The first serious US economic statistic of the new year appeared on Thursday and it was not good news for the USD. ISM's purchasing managers' index for the manufacturing sector - held by investors to be more significant than the Markit version which came out on Wednesday - was more than five points lower on the month at 54.1. Although it was still well into the growth zone above 50, it showed notable slowing of growth and was the lowest reading in two years.
Investors paid more attention to the soft PMI than they had two hours earlier to a particularly strong 271k employment change number from ADP National Employment Rate. There are signs that the heady optimism of 2018 has given way to greater caution, to the extent that futures markets now indicate a possible rate cut by the fed in 2020.
Although they were not as worrisome as the American PMI reading, this morning's data from Euroland were also almost universally disappointing. Italy's services PMI was ahead of forecast and higher on the month at a modest 50.5 but the rest of the numbers missed the mark. French services were down at 59.0, Germany managed a soggy 51.8 and the euro zone as a whole got a 51.2. Euroland producer prices fell 0.3% in December and the headline rate of inflation slowed to a provisional 1.6%.
In a choice between the EUR and the USD investors considered the euro to be cleaner of the two dirty shirts. It edged ahead by a quarter of US cent, 0.2%.
Following Wednesday's hair-tearing - regarding China's slowdown and Apple's falling sales - investors adopted a slightly calmer approach on Thursday (though it did not prevent them from punishing Apple's market valuation). The safe-havens lost some of their allure and the CAD moved higher, helped by a 4% uptick in oil prices.
There were no Canadian data to help or hinder the Loonie. It gained 1.3% on the day against the USD, entirely as the result of the change in sentiment.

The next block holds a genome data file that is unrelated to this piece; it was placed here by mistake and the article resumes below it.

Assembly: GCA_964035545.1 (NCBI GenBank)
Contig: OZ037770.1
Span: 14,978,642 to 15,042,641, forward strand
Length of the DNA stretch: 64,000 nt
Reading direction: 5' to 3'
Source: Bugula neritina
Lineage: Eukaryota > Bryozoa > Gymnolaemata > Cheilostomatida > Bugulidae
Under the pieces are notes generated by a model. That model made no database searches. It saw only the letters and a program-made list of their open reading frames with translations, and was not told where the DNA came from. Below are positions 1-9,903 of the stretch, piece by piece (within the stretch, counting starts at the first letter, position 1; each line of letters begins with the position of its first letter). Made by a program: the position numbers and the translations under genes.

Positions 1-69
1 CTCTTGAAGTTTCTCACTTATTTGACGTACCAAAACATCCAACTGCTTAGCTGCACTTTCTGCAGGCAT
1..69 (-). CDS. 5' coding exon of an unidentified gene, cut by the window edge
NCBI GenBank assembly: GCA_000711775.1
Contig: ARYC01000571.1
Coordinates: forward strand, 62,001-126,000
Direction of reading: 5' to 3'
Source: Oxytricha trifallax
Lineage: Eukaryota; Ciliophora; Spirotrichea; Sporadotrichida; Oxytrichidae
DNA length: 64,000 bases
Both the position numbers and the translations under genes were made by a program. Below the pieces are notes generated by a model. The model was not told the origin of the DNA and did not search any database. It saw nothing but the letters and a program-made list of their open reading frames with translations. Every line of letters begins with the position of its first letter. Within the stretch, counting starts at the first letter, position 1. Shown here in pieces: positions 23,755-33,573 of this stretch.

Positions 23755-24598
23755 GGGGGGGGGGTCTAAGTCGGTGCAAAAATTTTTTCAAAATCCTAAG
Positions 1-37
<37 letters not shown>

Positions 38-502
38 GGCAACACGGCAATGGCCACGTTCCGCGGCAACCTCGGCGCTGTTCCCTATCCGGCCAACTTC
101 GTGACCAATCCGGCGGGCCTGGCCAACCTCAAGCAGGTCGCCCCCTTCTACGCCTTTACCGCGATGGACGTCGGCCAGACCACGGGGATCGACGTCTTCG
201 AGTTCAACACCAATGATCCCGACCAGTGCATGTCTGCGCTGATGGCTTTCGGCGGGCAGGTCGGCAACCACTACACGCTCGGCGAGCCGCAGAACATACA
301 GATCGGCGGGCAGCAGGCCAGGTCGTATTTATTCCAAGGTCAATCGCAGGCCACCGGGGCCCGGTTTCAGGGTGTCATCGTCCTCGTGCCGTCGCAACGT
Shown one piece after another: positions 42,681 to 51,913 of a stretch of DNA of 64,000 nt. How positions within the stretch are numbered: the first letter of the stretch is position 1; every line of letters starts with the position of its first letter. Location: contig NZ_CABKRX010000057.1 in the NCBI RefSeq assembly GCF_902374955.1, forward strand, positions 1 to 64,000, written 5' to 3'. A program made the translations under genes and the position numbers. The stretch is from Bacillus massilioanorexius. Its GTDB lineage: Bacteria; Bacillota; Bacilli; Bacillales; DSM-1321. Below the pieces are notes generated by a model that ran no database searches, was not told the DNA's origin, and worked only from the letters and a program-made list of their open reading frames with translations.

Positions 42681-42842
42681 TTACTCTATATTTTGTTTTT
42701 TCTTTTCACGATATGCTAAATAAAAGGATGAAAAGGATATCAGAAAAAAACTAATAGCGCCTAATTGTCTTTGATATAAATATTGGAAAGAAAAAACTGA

Sentiment towards sterling improved too. It went up by 0.7% against the USD. The negativity that had followed the new year holiday dissipated, though not to the extent that investors were suddenly positive about the GBP; Brexit still looms, after all. But the antagonism lost its edge.
Whilst this morning's UK economic statistics fell well short of brilliance the one that mattered - the services PMI - was at least respectable. At 51.2 the figure was higher on the month and half a point ahead of forecast. The other numbers all fell short in one way or another. House prices fell 0.7% in December, and personal loans and mortgage approvals were lower too.
After its brief meteoric surge on Wednesday the yen spent yesterday giving back some of its gains. It was 0.3% lower on the day against the USD. As with the remainder of the field, it was not that investors suddenly changed their minds about the JPY, more that they looked back on the previous 24 hours and wondered what on earth they had been thinking.
The first and only ecostat of the week was this morning's Nikkei manufacturing PMI. At 52.6, ahead on the month and exceeding expectations, there was nothing at all wrong with it but investors were not in a mood to buy the JPY.